There are lots of reasons to love fall: foliage, fireplaces, football ... But our favorite here at Food52 is the season's promise of soup. Nothing beats tucking into a warm bowl of goodness at the end of a long day, and what better way to shake off the chill of these early winter evenings than by the heat of the stove. Best of all, soups are the perfect weeknight supper -- they're easy to shop for and quick to prepare, and if you make a big enough pot, you'll have leftovers to come home to all week.
- Check out more soup recipes from Food52.
- See a lineup of fantastic fall dishes from the Food52 community.
- Got a question? The Food52 Hotline is here to help!
Brought to you by the spirited home cooks' community at Food52.
We love WinnieAb's proclivity for combining delicious, nutritious ingredients (like the many vegetables in this soup) with a touch of the indulgent (bacon, cheese tortellini). The smokiness of the bacon permeates the minestrone, imbuing the tomatoey broth with a depth of flavor it wouldn't have otherwise. The bright, rustic pesto (we used parsley, but basil would be great too) is a superb final addition, adding a garlicky, herbal kick. - Amanda & Merrill Get the recipe Photo: Sarah Shatz
My mother has lots of signature dishes, but one of my favorites is also one of her simplest: She calls it chicken "stoup," because it's a hearty chicken soup with more meat and veggies than broth ("Stew" plus "soup" equals "stoup" -- get it?). Over the years, I've adopted it as a staple, perfect for when the weather starts to turn chilly. My stoup has evolved to be somewhat different from my mother's -- for example, I never include potatoes, and I go pretty heavy on the lemon juice, dill and black pepper at the end. I do believe it's worth the effort of buying chicken on the bone and cooking it right in the soup before taking it off the bone in order to create a really rich, reinforced broth. Sometimes I add a little pasta -- fusilli, farfalle -- right at the end (I cook it separately in plenty of salted water, until just al dente), but that's up to you. - Merrill Get the recipe Photo: Sarah Shatz
This is a great soup to have in your everyday arsenal. It's sweet, purely flavored and can be made in a flash. The recipe came from Canyon Ranch, back when the Berkshires spa was little known but expensive. Now it is just the latter. I think it's the perfect thing to serve the week after Thanksgiving, when you still crave the flavors but need a break from the heft. The recipe called for a red Rome or Delicious apple, neither of which I found tart enough. I changed it to Honey Crisp or Granny Smith. - Amanda Get the recipe. Photo: Sarah Shatz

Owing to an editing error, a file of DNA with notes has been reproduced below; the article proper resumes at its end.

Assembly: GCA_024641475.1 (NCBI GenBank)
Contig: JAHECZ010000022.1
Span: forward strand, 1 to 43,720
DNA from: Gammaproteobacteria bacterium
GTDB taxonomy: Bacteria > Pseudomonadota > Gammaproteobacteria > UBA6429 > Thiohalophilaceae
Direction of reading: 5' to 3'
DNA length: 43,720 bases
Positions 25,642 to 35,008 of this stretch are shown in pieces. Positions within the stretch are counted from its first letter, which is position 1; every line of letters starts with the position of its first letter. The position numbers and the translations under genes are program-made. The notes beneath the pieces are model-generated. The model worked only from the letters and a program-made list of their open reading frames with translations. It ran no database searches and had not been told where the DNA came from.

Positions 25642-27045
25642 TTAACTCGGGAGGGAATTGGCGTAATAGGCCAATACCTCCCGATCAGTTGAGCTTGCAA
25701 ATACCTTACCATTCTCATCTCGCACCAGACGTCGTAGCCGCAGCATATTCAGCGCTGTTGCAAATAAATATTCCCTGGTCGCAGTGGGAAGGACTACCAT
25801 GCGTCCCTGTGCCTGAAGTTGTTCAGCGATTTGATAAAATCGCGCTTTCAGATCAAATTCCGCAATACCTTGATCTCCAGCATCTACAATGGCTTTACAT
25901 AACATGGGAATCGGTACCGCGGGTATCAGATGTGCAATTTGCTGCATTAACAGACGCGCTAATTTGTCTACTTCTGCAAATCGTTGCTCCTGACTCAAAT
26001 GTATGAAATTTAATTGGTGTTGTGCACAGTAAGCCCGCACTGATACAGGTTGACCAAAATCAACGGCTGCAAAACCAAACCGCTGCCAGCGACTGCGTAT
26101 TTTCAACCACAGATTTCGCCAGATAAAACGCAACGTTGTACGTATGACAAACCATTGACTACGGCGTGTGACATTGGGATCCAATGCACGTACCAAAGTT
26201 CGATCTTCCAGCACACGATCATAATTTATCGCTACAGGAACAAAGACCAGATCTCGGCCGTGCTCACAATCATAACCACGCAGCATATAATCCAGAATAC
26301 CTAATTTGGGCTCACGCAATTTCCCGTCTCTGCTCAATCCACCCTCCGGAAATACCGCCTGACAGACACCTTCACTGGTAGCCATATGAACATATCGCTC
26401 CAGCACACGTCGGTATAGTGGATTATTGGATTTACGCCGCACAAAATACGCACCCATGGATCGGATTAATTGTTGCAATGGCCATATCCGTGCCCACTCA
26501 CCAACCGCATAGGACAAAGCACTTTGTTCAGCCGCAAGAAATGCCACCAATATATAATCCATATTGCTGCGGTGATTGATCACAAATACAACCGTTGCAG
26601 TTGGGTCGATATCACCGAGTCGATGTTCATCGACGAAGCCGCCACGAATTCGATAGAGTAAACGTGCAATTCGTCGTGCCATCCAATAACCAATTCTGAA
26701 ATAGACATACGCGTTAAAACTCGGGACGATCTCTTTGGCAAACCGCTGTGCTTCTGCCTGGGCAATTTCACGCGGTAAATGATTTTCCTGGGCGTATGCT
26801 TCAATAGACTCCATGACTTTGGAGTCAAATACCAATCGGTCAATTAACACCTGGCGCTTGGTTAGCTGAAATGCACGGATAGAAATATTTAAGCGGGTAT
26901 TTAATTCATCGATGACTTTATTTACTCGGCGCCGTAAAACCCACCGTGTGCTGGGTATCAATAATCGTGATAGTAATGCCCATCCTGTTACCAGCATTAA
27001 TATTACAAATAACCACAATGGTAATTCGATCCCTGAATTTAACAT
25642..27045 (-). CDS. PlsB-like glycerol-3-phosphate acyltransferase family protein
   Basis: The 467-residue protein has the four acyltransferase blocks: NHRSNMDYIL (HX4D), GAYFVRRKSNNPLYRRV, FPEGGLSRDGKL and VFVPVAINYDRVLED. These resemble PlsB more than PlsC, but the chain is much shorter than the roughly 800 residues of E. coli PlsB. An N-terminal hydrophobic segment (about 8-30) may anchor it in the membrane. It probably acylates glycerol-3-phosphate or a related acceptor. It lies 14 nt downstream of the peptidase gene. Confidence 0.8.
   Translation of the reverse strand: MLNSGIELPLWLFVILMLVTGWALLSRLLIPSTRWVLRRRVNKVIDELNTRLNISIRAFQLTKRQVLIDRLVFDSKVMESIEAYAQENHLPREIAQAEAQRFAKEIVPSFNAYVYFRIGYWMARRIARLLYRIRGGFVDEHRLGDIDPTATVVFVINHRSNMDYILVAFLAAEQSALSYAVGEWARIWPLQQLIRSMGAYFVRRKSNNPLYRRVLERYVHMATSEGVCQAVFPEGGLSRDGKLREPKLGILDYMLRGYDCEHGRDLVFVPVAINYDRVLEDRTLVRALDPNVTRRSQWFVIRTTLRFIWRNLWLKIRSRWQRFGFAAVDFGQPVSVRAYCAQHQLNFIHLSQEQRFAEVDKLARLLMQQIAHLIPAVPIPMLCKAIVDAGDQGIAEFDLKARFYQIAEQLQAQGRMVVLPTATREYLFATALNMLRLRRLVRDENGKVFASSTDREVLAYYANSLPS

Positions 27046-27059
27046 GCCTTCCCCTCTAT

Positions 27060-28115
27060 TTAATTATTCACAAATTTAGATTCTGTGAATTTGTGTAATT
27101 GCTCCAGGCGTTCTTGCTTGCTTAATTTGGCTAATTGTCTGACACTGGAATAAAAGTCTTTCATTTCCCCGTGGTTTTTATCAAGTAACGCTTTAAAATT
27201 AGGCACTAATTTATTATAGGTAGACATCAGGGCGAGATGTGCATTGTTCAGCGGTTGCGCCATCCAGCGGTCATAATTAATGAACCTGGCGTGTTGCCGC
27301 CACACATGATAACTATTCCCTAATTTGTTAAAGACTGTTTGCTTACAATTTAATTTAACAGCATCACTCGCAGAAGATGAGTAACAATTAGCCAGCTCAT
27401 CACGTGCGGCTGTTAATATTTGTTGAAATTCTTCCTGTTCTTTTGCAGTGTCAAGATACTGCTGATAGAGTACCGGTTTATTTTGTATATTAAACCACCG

With this recipe, MrsWheelbarrow takes a classic home cook recipe and elevates it to elegant dinner party fare. First, she has you make a reinforced stock by simmering the mushroom stems in chicken broth. Then, in a move that evokes the fastidiousness of culinary school, she instructs you to "beautifully and precisely chop" 1 1/2 pounds of mushroom caps into a 1/2-inch dice. Halfway through, you will likely be cursing both her and us, but trust us: It's worth it. And that's really the bulk of the work. The chopped mushrooms slowly cook down with shallots, thyme and rosemary, and then you deglaze them with a generous swig of Cognac, combine the mushrooms with the reinforced stock and finish with a swirl of cream and a heap of freshly chopped chives. The resulting soup is a lovely balance of delicately creamy and intensely mushroomy, with layered undertones of herbs and Cognac. - Amanda & Merrill Get the recipe Photo: Sarah Shatz
This is almost, but not quite, the traditional French onion soup that comes to mind. It starts with a full three pounds of onions and some smashed garlic, which you caramelize slowly and thoroughly in butter and olive oil. You add thyme and bay leaf and some rich veal stock (homemade is highly recommended both by wcfoodies and by us), and then it's time for the crowning glory: two full cups of wine or beer. We used a dark ale and really liked the bit of kick that the finished soup still had after two plus hours on the stove. Take your time with the onions, and use the three-cheese combo instead of a deli slice. And don't forget to put a piece of toast in the bottom of each bowl -- it makes for a lovely surprise. - Amanda & Merrill Get the recipe Photo: Sarah Shatz
Anyone who knows pho knows that it's all about the broth. WinnieAb uses turkey leftovers (meat and stock, which should really be homemade for this) to coax the most out of this soup. She also adds some warm spices -- coriander, cloves, star anise and cinnamon -- which she toasts beforehand to amp up the broth. Chopped kale is an unusual addition that adds some welcome heft -- we preferred one cup rather than two. As with any pho, don't forget to squeeze in some fresh lime juice just before eating -- it provides a welcome hit of acid that really wakes up the dish. - Amanda & Merrill Get the recipe Photo: Sarah Shatz
No wonder this recipe cheered OB Cookie up on a rough day. The soup itself is a bowl of comfort -- thick, creamy and full of tang, and (best of all) made mostly from things that are probably sitting in your fridge right now. But the simple bacon and scallion vinaigrette really brings the dish to life. You might be skeptical, as we were, about not including some of the bacon fat in the dressing, but trust us -- this keeps the whole thing bright and perky. Of course, for you gluttons out there, it's always an option. - Amanda & Merrill Get the recipe Photo: Sarah Shatz
Follow Food52 on Twitter: www.twitter.com/food52